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What I'm trying to accomplish is if I changed the user's attributes in LDAP to have no shell; for example: /etc/noshell, I do not want the user to ssh successfully. I have changed the attribute of one user:

# check62, people, wh.local
dn: uid=check62,ou=people,dc=wh,dc=local
uid: check62
cn: Johnny Appleseed
objectClass: account
objectClass: posixAccount
objectClass: top
objectClass: shadowAccount
userPassword:: e1NTSEF9dklpL2pQcWtNWDBFSUs1eUVDMUMxL2FjWHdJNGRuUXY=
shadowLastChange: 15140
shadowMax: 99999
shadowWarning: 7
uidNumber: 6002
gidNumber: 6002
homeDirectory: /home/check62
loginShell: /bin/noshell

# check62, group, wh.local
dn: cn=check62,ou=group,dc=wh,dc=local
objectClass: posixGroup
objectClass: top
cn: check62
gidNumber: 6002
userPassword:: e0NSWVBUfXg=

Here is my /etc/pam.d/sshd file

#%PAM-1.0
auth       required     pam_sepermit.so
auth       include      password-auth
account    required     pam_nologin.so
account    include      password-auth
password   include      password-auth
# pam_selinux.so close should be the first session rule
session    required     pam_selinux.so close
session    required     pam_loginuid.so
# pam_selinux.so open should only be followed by sessions to be executed in the user        context
session    required     pam_selinux.so open env_params
session    optional     pam_keyinit.so force revoke
session    include      password-auth

The user authenticates successfully with /bin/bash. A show stopper. Any help will be greatly appreciated.

Here's my password-auth file

#%PAM-1.0
# This file is auto-generated.
# User changes will be destroyed the next time authconfig is run.
auth        required      pam_env.so
auth        sufficient    pam_unix.so nullok try_first_pass
auth        requisite     pam_succeed_if.so uid >= 500 quiet
auth        sufficient    pam_ldap.so use_first_pass
auth        required      pam_deny.so

account     required      pam_unix.so broken_shadow
account     sufficient    pam_localuser.so
account     sufficient    pam_succeed_if.so uid < 500 quiet
account     [default=bad success=ok user_unknown=ignore] pam_ldap.so
account     sufficient    pam_ldap.so
account     required      pam_permit.so

password    requisite     pam_cracklib.so try_first_pass retry=3 type=
password    sufficient    pam_unix.so sha512 shadow nullok try_first_pass use_authtok
password    sufficient    pam_ldap.so use_authtok
password    required      pam_deny.so

session     optional      pam_keyinit.so revoke
session     required      pam_limits.so
session     [success=1 default=ignore] pam_succeed_if.so service in crond quiet use_uid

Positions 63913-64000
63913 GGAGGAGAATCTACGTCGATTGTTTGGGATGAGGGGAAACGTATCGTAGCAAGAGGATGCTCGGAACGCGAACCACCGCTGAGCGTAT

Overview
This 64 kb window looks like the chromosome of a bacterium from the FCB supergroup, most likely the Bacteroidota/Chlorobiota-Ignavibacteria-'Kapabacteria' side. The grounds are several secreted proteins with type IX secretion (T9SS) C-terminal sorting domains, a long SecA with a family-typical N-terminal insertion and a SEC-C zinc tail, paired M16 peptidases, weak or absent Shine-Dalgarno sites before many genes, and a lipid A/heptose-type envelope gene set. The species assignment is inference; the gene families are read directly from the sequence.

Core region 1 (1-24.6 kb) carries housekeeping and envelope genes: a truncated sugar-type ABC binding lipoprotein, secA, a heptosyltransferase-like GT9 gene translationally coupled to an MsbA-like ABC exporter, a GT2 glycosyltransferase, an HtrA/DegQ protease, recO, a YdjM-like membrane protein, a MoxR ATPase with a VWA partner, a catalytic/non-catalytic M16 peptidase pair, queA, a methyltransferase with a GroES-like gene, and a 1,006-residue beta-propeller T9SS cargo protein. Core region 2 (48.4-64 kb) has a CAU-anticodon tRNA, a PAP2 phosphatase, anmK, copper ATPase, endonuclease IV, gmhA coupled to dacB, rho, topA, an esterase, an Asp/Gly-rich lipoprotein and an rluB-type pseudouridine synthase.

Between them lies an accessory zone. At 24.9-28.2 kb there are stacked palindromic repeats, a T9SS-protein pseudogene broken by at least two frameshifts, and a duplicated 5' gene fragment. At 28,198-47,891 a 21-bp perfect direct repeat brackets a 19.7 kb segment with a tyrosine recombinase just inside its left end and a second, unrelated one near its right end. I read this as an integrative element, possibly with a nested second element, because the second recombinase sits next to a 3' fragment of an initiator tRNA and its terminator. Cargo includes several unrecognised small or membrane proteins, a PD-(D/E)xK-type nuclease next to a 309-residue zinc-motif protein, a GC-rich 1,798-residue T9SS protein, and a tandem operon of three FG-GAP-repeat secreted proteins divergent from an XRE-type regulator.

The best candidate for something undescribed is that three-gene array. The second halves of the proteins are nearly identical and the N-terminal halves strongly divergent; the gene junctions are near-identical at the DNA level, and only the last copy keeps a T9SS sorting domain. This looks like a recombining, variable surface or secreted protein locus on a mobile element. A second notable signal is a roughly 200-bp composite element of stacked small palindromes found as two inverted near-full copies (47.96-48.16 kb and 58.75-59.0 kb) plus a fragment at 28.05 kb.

session     required      pam_unix.so
session     optional      pam_ldap.so
share|improve this question
    
Wouldn't this be better solved by putting people that are allowed to SSH in a specific group? Named something like role-ssh. –  artifex Mar 8 '13 at 18:44
    
Can you provide the contents of /etc/pam.d/password-auth? –  Andrew B Mar 8 '13 at 20:00

1 Answer 1

Placing files or compat before ldap in /etc/nsswitch.conf is a common practice, but if the person has a local account it will override the LDAP settings.

Try this: getent passwd check62

This will show you the passwd database entry for that user from all sources. If the topmost entry contains /bin/bash instead of /bin/noshell, you will either need to make the shell change in the database your server is prioritizing, or adjust the ordering to present LDAP first. The latter is generally not recommended.

(Disclaimer: If you're using PADL's nss_ldap instead of nss-pam-ldapd, placing ldap first is an even worse idea since the LDAP lookups are not sent to a daemon and every process has to deal with timeouts during NSS lookups. Always make sure you know how your server is going to behave when the LDAP server is unreachable.)

share|improve this answer
    
I ran get passwd check62 and I got /home/check62:/bin/noshell. The users still can login with a bash shell. Here's my nsswitch.confpasswd: ldap files sss shadow: ldap files sss group: ldap files sss ; –  usa ims Mar 8 '13 at 19:19
    
Maybe because I have nscd running and it's caching the password. First my test script creates the account with a valid shell, it authenticates, it exits, then the script modifies the attributes with /bin/noshell; then it authenticates again successfully with a bash prompt. –  usa ims Mar 8 '13 at 19:42
    
What I said didn't make sense, I think. NSCD shouldn't be the culprit because I'm talking about shells, not passwords. –  usa ims Mar 8 '13 at 19:48
    
Give it a shot, see if it helps. nscd caches data from common NSS services. (chief among which is the passwd table, containing user shells) If that fails, please provide the additional PAM information requested in my other comment. –  Andrew B Mar 8 '13 at 20:02
    
I take that back, maybe nscd is the culprit. I issued the command 'nscd --invalidate=passwd' and the user without the valid shell cannot authenticate successfully. –  usa ims Mar 8 '13 at 20:02

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